Kelle Sparta is the author ofThe Consultative Real Estate Agent: Building Relationships that Create Loyal Clients, Get More Referrals, and Increase Your Sales(AMACOM, 2005). She is also the founder of Sparta Success Systems , a real estate training company.
Managing Expectations, Teaching Change
When clients understand what to expect, they can weather the storms more easily. Here are a few examples of how you can prepare them for the range of possibilities involved with a real estate transaction.
October 5, 2011
One of the biggest stumbling blocks I run into in real estate deals is when agents haven’t prepared their clients for certain challenges and don’t know how to manage their clients’ expectations. This can be due to a few reasons: poor planning, failure to consider negative results, or insufficient communication.
When you know how to prepare your client for the potential outcomes — good or bad — in a deal, you won’t have a lot of fallout when plans go awry. Here are some examples of how to get them ready for a transaction.
Prepare for the Worst
Think about all of the things that could go wrong in your deal and prepare your clients for the most likely options. (You don’t want to prepare them for every single thing, or else you’ll freak them out. The exception to this rule is if you’re working with an engineer-type personality — then you want to tell him or her everything that could go wrong and how you’ll handle it if it does.) If your clients are prepared for the worst, then, when something less than that happens, they’ll be relieved rather than upset.
I had some clients who were selling their condo. The other agent brought in some buyers who were coming in to work at Pfizer Pharmaceuticals, a big employer in our area. I had been hearing rumors throughout the community that a lot of their employees were coming out of China through New York, and all of them were negotiating hard both at the offer stage and at the home inspection stage. I didn’t know why this was happening, but it seemed to be a theme, so I prepared my condo sellers for the worst. I knew that if the buyers asked for a ton of stupid stuff in the home-inspection stage, they would go ballistic. So in the offer stage, I told the sellers what the trend was and that they should only negotiate down to $1,000 above what they were willing to take and be prepared to give the buyers the $1,000 in the home inspection. So when the buyers asked for $500 at the home inspection (which was actually an outrageous figure, given the paltry results of the inspection), the sellers were thrilled to give it to them, thinking they had just made $500 more than they had expected to.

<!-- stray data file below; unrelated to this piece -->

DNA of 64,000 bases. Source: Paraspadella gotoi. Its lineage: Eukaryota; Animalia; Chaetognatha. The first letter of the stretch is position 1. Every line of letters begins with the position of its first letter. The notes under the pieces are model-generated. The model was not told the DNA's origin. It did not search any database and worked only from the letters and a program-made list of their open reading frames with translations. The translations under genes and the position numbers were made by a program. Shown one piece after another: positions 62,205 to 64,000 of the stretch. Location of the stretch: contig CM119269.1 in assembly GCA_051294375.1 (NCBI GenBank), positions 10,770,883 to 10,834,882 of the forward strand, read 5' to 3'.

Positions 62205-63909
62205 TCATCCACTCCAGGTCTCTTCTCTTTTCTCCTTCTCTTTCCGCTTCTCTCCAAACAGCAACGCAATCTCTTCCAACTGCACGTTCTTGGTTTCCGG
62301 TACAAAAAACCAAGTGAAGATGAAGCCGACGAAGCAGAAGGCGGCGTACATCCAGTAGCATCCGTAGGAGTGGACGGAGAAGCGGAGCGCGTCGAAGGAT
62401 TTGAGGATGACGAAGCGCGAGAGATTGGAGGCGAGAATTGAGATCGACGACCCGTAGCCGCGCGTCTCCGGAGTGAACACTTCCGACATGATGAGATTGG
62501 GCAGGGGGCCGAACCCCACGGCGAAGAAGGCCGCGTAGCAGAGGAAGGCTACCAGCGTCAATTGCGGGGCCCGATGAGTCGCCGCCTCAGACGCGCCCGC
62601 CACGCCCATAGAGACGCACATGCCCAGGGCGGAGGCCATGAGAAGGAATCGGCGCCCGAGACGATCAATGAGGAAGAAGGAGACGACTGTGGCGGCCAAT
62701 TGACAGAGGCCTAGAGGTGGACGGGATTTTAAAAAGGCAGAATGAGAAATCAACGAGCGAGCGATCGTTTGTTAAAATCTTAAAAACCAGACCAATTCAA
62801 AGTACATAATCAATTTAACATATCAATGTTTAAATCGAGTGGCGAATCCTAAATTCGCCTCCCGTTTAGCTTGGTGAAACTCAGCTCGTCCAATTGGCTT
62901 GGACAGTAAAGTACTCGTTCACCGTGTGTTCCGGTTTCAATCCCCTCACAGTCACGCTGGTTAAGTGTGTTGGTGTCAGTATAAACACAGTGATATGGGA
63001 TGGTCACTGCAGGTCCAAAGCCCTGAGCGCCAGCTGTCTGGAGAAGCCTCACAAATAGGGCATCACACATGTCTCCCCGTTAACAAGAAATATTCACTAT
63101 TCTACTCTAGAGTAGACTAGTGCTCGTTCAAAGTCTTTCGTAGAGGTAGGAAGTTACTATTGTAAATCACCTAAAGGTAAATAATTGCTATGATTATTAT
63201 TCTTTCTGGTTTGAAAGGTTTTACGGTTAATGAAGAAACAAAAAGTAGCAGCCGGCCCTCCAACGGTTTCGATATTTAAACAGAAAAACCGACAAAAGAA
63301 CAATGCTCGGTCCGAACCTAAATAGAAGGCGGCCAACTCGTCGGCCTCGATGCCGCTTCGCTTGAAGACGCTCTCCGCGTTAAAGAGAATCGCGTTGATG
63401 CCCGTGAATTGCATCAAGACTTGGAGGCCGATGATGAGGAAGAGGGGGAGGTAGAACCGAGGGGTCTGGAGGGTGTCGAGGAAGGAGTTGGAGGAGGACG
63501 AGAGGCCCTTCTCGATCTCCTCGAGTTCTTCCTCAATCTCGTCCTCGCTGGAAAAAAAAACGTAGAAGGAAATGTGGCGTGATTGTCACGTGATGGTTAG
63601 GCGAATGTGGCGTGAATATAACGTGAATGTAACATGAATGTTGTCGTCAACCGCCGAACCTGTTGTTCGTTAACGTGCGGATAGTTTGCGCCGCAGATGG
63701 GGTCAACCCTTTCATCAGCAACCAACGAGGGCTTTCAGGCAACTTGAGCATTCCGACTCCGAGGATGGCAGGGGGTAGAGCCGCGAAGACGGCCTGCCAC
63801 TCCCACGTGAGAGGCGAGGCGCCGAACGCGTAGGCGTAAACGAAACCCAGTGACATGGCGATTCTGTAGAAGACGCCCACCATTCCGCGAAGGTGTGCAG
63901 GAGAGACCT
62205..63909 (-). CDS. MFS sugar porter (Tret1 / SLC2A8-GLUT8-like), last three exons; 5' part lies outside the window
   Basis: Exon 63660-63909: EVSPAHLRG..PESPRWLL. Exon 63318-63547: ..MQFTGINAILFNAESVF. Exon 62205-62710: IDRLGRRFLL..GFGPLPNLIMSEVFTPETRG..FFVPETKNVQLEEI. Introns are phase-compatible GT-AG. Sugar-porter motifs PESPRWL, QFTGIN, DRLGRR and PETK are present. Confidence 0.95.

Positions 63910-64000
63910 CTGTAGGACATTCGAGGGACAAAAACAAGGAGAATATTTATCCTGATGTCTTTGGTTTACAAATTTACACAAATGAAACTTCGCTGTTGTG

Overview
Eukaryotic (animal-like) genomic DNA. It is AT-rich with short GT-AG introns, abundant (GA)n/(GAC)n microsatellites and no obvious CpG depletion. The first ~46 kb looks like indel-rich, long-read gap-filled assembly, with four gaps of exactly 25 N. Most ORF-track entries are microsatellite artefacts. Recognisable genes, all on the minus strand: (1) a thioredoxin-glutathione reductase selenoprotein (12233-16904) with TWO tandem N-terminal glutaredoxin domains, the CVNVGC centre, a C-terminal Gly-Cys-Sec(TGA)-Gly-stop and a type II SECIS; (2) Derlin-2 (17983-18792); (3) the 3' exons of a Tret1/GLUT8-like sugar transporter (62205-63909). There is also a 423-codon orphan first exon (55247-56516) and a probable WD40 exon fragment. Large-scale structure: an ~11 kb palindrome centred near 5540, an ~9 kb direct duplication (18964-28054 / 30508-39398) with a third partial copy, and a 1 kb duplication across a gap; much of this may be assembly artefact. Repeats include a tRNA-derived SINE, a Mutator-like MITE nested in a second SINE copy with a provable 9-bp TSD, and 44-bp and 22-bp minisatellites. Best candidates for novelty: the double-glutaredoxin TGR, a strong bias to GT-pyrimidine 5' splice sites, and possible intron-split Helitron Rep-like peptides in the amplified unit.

Teach Them What to Expect
The other challenge that real estate professionals face with clients is dealing with their emotional state throughout the deal. The process of change is a complex one, but it goes through several distinct stages. For instance, one stage that really gives people challenges is between making the decision to do something and actually doing it. This is a time of buyer’s remorse. You must prepare them for the fact that there is a natural place in the process of change where they will start to feel uncomfortable and question their decisions. This is a natural part of making any big change in their lives, and it doesn’t mean that they’ve made a bad decision; it just means that they’re out of their comfort zone. If you’re clear about that up front, you’ll have a much lower fallout rate for buyers who back out of deals.